The reference, being 18239, means that this Day-Date has a double quickset caliber 3155. It also means the watch features a sapphire crystal. When looking at the reference, the last digit tells you what the case material is. The 9 means the watch is white gold. This example also comes with its original papers and box set. The booklets are dated to 1999.

Wilsdorf & Davis was initially a watch importer, but by 1908, Wilsdorf had registered 'Rolex' as a trademark. The name was chosen after trial and error, with some believing it was taken from the phrase 'horological Excellence' or because the word sounds like a watch being wound. Wilsdorf was aware of the power of branding and began a long campaign to get the new company name on the watches he exported. The relationship between Rolex and Aegler started the same year that Wilsdorf & Davis set up the business, placing the largest order for wristwatches ever seen. Wilsdorf was attracted by Aegler's commitment to the highest quality, as their movements were extremely accurate and small. In 1910, one of Rolex's models won a First Class Chronometer Certificate from the rating office in Bienne, Switzerland, and in 1914, another piece became the first ever wristwatch to be granted a Class A Chronometer Certificate from the Kew Observatory in England, the only non-marine timepiece to ever achieve it. The firm of Wilsdorf & Davis became synonymous with a commitment to uncompromising excellence.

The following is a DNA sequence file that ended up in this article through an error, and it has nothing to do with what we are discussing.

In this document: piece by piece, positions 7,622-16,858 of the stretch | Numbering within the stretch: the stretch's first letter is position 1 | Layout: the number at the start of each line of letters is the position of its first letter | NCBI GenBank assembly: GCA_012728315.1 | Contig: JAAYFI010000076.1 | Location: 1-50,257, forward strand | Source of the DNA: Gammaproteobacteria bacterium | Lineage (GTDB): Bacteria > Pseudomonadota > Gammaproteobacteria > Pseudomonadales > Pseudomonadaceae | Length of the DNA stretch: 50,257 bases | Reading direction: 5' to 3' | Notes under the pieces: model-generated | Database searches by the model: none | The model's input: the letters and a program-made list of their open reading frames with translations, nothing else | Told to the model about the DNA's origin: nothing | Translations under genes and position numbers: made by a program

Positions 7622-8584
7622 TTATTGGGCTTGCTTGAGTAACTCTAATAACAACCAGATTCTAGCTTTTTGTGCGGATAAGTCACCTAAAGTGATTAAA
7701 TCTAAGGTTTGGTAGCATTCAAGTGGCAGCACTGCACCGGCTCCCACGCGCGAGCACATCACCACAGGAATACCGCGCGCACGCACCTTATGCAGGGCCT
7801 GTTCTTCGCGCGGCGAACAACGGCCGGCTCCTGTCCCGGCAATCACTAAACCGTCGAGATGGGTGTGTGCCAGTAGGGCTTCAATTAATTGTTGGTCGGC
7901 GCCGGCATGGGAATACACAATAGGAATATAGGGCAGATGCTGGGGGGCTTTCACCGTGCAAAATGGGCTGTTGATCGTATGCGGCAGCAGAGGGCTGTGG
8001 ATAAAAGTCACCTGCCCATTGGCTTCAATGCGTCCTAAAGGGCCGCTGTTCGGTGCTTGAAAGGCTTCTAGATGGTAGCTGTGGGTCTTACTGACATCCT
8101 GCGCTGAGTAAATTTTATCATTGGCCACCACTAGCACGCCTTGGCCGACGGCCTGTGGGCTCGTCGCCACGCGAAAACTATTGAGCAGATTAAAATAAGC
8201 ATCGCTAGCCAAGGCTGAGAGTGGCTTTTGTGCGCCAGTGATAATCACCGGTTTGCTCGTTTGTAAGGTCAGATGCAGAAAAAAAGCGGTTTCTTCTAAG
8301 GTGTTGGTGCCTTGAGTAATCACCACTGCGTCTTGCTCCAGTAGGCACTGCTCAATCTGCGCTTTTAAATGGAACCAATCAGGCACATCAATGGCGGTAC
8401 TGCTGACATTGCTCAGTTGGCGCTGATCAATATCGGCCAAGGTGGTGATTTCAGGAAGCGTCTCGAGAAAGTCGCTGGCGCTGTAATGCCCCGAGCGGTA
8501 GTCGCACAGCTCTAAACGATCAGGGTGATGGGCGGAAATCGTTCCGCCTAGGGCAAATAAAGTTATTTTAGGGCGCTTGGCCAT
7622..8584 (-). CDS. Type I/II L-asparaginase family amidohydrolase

WWI in 1914 led to the rebranding of Wilsdorf & Davis as Rolex in 1915. The British government imposed a 33.3% tax on luxury goods, forcing Rolex to relocate to Bienne. Despite the war, the wristwatch proved its utility, as it was used by soldiers during combat and in the field. Rolex produced trench watches, using Aegler's small movements for wearability. By the end of the war, wristwatches became a utilitarian accessory for men. In the years between the wars, Rolex asserted its independence, partnering with Carl F. Bucherer to resist the Federation of Swiss Watch Manufacturers. In 1926, Rolex introduced the Oyster case, making wristwatches waterproof, dustproof, and robust. Wilsdorf capitalized on this innovation by installing Rolex Ambassadors, or 'Testimonies', with celebrities as a marketing masterstroke.